Sometime yesterday evening, Diane Abbott, in a twitter conversation with her constituent Bin Adewunmi, expressed a rather insensitive view:
Once the tweet was spotted, there was no halting the row. Diane Abbott in thoughtless hyperbole shocker. As if she had never said something insensitive before! I think it was right that she was made to apologise: what she said was an unacceptable generalisation, and public figures say things like this at their peril.
However, the fact that Diane Abbott was wrong doesn’t make some of her critics any more right. I was amazed to see so many crocodile tears shed over Diane Abbott’s apparent racism against white people. Was her tweet racist? Technically it probably was.
But let’s not kid ourselves that we can so easily draw parallels: false equivalents are such an easy distraction, and this one looks intellectually dishonest at best and malicious at worst. Yes, a white MP uttering a simiular generalisation about black people would probably have got into more trouble. But this ’reversed’ example isn’t exactly equivalent, because there is a well-established context which makes a difference.
As a white person, I have never been at the receiving end of racism – none I can remember anyway, and certainly not the serious stuff that scars you for life. The fact that I can hardly imagine what it must be like was brought home to me pretty vividly just a few days ago, when I came across this article, asking a number of non-white Brits: “What’s the most racist thaing that ever happened to you?”.
Context and people’s experiences matter, which is why it seems a bit rich for so many white people to complain so loudly about Diane Abbott’s racism. ‘She has a chip on her shoulder’, some commented: that phrase always suggests that the grievances aren’t justified, or that people who don’t manage to look beyond past injustices somehow aren’t behaving properly – ‘not done in polite society’, so to speak, especially not if somebody is perceived as having overcome the obstacles that were put in their way. Should we really dismiss collective grievances about very real racism so easily?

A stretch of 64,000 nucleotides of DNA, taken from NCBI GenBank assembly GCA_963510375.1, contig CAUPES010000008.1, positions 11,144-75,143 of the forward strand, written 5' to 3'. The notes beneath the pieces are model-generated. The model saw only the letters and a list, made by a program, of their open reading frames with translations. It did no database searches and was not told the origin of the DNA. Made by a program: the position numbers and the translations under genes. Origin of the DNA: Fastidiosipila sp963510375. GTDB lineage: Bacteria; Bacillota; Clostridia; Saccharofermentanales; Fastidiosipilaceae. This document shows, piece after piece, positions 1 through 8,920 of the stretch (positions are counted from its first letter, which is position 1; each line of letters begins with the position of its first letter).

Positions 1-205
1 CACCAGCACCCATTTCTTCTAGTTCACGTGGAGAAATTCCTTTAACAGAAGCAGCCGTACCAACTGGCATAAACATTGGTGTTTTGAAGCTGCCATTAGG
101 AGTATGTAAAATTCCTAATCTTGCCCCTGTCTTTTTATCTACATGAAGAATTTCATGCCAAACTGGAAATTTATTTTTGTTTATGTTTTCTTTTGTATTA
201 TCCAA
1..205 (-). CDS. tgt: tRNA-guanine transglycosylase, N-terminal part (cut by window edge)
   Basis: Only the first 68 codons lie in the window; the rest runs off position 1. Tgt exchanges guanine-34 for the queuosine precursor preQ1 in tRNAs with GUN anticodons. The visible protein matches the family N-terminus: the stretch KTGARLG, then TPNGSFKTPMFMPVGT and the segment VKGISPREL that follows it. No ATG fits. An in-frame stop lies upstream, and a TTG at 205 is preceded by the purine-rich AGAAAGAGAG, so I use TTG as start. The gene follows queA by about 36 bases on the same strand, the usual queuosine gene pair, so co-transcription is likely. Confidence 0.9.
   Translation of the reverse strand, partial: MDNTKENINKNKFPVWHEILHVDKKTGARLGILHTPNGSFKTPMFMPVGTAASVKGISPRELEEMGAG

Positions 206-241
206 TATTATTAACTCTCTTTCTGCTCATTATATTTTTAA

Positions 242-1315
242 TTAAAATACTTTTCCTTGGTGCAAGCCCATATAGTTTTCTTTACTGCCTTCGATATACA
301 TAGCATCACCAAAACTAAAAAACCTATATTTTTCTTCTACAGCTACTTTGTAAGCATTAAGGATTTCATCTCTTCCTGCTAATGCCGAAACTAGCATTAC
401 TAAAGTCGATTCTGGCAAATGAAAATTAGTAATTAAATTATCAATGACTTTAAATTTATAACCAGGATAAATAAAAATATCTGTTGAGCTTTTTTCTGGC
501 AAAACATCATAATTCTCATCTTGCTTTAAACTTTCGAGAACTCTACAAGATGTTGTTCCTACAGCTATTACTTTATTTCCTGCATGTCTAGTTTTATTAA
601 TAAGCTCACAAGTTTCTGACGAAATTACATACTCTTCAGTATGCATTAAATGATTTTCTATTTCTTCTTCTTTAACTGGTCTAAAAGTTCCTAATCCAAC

This is not an excuse for what Diane Abbott said – but we mustn’t forget the legacy of racism, either. When non-white people complain about a racist remark, all those memories are part of their complaint. A complaint about Diane Abbott’s crude generalisation about white people just doesn’t have the same context. It’s a complaint easily made, but it doesn’t have the same weight behind it, and we shouldn’t pretend that it does.
We mustn’t let one stupid insensitive remark devalue the memory of what happened, and still happens, to non-white people in this country. Least of all we should do so in the week two people were finally jailed for the murder of Stephen Lawrence, while, after almost two decades, at least three of his murderers are still free.
That trial yet again reminded us all of what damage racism can do in this country; and it seems as if, after all this the tension and painful collective self-reflection many were almost grateful for a release – a chance to throw some of the guilt back at those who like to act as a voice of concsience, particularly when the person in question likes to be rather sanctimonious at times.
I was shocked about the sense of glee in many comments about Diane Abbott’s ‘racism’. As if all the campaigning against racism were no longer quite so valid because one high profile black person is ‘caught out’ saying something that expresses racial prejudice. In the UK, we are usually proud of the fact that racism has become socially unacceptable in many contexts. But it’s disconcerting how much unease and dissatisfaction seem to lurk just under the surface, as so many seem to enjoy ‘turning the tables’, so to speak, if an opportunity arises.
What Diane Abbott tweeted was stupid, hypocritical and prejudiced. But let’s not get worked up about the ‘problem’ of racism against white people. It’s just a distraction – and we shouldn’t let ourselves be distracted from a problem that’s still far too serious to play political games with.